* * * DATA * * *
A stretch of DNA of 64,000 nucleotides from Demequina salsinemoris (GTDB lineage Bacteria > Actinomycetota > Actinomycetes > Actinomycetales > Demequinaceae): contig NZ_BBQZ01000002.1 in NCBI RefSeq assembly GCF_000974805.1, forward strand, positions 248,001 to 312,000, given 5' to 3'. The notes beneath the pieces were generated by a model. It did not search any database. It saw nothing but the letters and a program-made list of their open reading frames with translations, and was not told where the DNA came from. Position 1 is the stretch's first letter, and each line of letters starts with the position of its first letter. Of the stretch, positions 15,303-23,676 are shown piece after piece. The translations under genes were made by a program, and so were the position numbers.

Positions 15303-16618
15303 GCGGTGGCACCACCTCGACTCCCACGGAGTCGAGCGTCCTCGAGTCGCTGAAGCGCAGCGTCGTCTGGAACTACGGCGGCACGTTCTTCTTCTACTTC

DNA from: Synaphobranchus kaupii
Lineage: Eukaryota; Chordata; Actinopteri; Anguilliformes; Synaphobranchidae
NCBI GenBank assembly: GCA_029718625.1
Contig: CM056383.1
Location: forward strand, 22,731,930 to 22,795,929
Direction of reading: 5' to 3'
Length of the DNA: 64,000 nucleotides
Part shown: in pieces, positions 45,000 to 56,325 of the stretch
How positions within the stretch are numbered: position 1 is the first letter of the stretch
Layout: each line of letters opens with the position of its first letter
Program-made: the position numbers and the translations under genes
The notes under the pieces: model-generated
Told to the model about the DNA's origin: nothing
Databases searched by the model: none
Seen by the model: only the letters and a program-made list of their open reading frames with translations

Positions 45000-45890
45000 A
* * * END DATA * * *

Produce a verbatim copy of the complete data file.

A stretch of DNA of 64,000 nucleotides from Demequina salsinemoris (GTDB lineage Bacteria > Actinomycetota > Actinomycetes > Actinomycetales > Demequinaceae): contig NZ_BBQZ01000002.1 in NCBI RefSeq assembly GCF_000974805.1, forward strand, positions 248,001 to 312,000, given 5' to 3'. The notes beneath the pieces were generated by a model. It did not search any database. It saw nothing but the letters and a program-made list of their open reading frames with translations, and was not told where the DNA came from. Position 1 is the stretch's first letter, and each line of letters starts with the position of its first letter. Of the stretch, positions 15,303-23,676 are shown piece after piece. The translations under genes were made by a program, and so were the position numbers.

Positions 15303-16618
15303 GCGGTGGCACCACCTCGACTCCCACGGAGTCGAGCGTCCTCGAGTCGCTGAAGCGCAGCGTCGTCTGGAACTACGGCGGCACGTTCTTCTTCTACTTC

DNA from: Synaphobranchus kaupii
Lineage: Eukaryota; Chordata; Actinopteri; Anguilliformes; Synaphobranchidae
NCBI GenBank assembly: GCA_029718625.1
Contig: CM056383.1
Location: forward strand, 22,731,930 to 22,795,929
Direction of reading: 5' to 3'
Length of the DNA: 64,000 nucleotides
Part shown: in pieces, positions 45,000 to 56,325 of the stretch
How positions within the stretch are numbered: position 1 is the first letter of the stretch
Layout: each line of letters opens with the position of its first letter
Program-made: the position numbers and the translations under genes
The notes under the pieces: model-generated
Told to the model about the DNA's origin: nothing
Databases searched by the model: none
Seen by the model: only the letters and a program-made list of their open reading frames with translations

Positions 45000-45890
45000 A